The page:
Hey there, time traveller!
This article was published 4/10/2012 (1307 days ago), so information in it may no longer be current.
A lot of people have been asking me questions about capital gains, the taxes on them, and how to avoid them.
A lot of the questions suggest we need a refresher. So, let's review what causes tax on capital gains, how to mitigate these, and how you may be able to avoid them completely at times.
The Canada Revenue Agency (CRA) defines capital property in a fairly unhelpful fashion as "any property the sale of which, if sold, would result in a capital gain or a capital loss."
For more clarity, capital property includes shares or stock of corporations, units of mutual funds, bonds, debentures, or similar securities. Shares can include ownership of a private company or shares purchased on the stock market.
Capital property also means real estate, including land and buildings used as a recreational property, land, buildings and equipment used in a business, including a farm, and your own house.
Special exemption rules apply to a family's principal residence, and the gain is usually tax-exempt. Taxpayers can choose to apply the principal residence exemption to any one property that they (or spouse, former spouse or a child) lived in at some time during the year of disposition. (Go to www.davidchristianson.com/?p1180 .)
Special exemption rules also apply to farm property, farm corporations and shares of Qualified Small Business Corporations. Get good advice long before you think of selling, if you own such properties.
What constitutes a disposition? Typically, it is the actual sale of the capital property, like selling shares or real estate, or redeeming mutual funds.
If the net proceeds of sale (after commissions and other direct costs) exceed the adjusted cost base (ACB) of the capital property, then there is a capital gain, equal to the difference. If the proceeds are less, then there is a capital loss.
Here's the good news -- only half the capital gain is included in income. (You already caught on to the other advantage of owning capital property -- no tax is payable on growth in value until the item is sold.)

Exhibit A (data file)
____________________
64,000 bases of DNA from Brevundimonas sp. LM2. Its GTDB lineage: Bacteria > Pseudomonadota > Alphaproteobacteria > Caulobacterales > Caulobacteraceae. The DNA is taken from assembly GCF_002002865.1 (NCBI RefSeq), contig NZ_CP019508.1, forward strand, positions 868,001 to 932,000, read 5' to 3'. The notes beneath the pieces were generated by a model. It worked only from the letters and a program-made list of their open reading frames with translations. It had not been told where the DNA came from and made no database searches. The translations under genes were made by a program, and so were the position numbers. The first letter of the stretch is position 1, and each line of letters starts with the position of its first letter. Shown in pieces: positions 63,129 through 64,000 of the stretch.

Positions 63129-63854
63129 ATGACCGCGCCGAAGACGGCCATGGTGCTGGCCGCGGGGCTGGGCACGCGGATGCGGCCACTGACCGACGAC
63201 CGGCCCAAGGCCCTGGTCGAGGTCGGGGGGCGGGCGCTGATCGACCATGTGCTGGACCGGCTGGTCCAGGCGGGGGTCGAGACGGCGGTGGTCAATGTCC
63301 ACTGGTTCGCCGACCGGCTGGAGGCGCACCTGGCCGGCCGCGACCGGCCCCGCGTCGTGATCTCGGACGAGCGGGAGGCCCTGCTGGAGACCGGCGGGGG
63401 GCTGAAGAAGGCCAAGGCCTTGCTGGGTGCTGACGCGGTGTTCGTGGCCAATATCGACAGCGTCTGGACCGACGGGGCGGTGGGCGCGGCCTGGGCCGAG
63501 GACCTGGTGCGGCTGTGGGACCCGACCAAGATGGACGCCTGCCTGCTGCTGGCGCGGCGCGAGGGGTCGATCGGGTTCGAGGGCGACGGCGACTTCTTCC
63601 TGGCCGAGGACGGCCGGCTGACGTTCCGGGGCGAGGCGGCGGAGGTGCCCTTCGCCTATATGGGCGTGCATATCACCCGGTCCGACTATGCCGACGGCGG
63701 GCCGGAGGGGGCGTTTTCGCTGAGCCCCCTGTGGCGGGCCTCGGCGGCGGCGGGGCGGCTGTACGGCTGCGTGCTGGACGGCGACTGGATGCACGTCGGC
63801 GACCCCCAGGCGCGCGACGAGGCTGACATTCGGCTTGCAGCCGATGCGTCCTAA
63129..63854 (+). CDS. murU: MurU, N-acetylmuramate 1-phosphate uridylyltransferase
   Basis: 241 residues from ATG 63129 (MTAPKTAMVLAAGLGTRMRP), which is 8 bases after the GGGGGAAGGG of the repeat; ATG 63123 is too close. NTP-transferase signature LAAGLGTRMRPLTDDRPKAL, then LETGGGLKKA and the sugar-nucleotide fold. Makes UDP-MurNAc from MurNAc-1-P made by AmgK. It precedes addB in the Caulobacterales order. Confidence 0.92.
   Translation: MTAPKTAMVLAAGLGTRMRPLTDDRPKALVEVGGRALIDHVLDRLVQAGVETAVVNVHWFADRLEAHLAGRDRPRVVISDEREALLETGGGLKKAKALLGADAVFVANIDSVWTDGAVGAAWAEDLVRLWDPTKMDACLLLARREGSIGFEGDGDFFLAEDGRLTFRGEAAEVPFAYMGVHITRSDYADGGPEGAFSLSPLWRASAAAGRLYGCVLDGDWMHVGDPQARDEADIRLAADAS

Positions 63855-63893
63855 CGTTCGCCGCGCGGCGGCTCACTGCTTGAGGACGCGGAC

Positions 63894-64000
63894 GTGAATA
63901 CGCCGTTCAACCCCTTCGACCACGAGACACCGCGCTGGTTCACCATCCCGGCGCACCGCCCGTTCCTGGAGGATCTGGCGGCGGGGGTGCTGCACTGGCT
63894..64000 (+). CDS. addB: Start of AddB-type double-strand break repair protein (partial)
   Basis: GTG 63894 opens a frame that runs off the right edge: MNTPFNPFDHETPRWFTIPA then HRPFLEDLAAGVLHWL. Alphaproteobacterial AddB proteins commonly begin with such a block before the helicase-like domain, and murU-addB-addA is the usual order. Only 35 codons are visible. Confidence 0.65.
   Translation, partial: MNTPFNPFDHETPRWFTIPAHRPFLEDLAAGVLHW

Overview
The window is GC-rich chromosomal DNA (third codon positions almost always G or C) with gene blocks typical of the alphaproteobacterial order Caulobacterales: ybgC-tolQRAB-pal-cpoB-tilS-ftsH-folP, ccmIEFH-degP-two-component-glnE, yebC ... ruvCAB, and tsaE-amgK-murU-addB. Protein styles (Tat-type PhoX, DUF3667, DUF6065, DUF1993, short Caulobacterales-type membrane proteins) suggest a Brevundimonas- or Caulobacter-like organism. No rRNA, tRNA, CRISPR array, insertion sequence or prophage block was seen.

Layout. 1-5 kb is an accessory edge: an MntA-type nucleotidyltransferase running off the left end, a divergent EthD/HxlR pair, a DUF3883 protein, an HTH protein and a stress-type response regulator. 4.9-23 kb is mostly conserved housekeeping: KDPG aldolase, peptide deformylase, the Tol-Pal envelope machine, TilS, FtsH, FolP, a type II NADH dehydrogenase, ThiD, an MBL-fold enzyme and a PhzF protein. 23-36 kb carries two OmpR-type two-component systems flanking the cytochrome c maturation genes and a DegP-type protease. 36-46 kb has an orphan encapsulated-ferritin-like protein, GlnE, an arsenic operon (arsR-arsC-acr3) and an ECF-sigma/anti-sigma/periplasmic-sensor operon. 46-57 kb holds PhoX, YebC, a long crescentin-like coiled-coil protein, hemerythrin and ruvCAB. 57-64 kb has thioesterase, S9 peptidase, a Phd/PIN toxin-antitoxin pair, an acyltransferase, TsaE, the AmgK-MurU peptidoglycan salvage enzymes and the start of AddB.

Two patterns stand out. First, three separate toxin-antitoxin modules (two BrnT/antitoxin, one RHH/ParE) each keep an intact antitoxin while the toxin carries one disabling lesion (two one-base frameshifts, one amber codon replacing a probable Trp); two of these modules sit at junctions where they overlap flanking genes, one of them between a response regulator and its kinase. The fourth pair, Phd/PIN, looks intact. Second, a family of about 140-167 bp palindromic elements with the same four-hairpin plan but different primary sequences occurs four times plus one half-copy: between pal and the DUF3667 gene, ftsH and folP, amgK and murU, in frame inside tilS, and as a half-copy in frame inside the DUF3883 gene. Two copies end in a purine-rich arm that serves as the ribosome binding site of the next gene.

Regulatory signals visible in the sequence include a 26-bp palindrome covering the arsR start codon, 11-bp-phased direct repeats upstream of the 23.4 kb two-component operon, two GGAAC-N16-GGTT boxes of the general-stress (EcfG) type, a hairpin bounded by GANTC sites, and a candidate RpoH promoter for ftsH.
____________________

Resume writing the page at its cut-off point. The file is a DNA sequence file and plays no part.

Capital losses can be used to offset gains in that year, but are not deductible against regular income. If you have more capital losses than gains in a year, the net capital losses incurred in that year can be carried back to offset gains claimed in the previous three years, or carried forward indefinitely, to offset future capital gains.
Caution: Certain other actions can also trigger a deemed disposition. For example, if you move into a property that you were previously renting out, then this "change of use" triggers a disposition, and the gain on the rental property becomes taxable, just as if you had sold it at the current fair market value. (There is also a deemed disposition if you change your principal residence into a rental property, but you can use this one to your advantage, by raising the ACB to current FMV.)
Don't you love acronyms?
Here's another disposition caution. Let's say you want to gift capital property to a family member. When dealing with a "non-arm's-length" person, you are deemed to dispose of the capital property at today's fair market value, even if you receive nothing for the gift.
If you make such a gift, be very careful how you document it. Changing title is usually done with a lawyer's help, and lawyers are trained to include "consideration" for any contract or transaction. Typically, this means selling for one dollar.
Do not do this! Selling for one dollar means the seller still has the capital gain to fair market value, but the cost base of the "buyer" is one dollar. This means that immediately there is a future gain liability of half the difference between one dollar and the FMV, growing as the property increases in value.
If, instead, this transaction is documented as a gift for zero consideration, then the receiver's cost base for a future sale is today's fair market value, a much higher figure, and therefore less capital gain on a disposition in the future.
David Christianson is a fee-for-service financial planner with Wellington West Total Wealth Management Inc., a portfolio manager (restricted).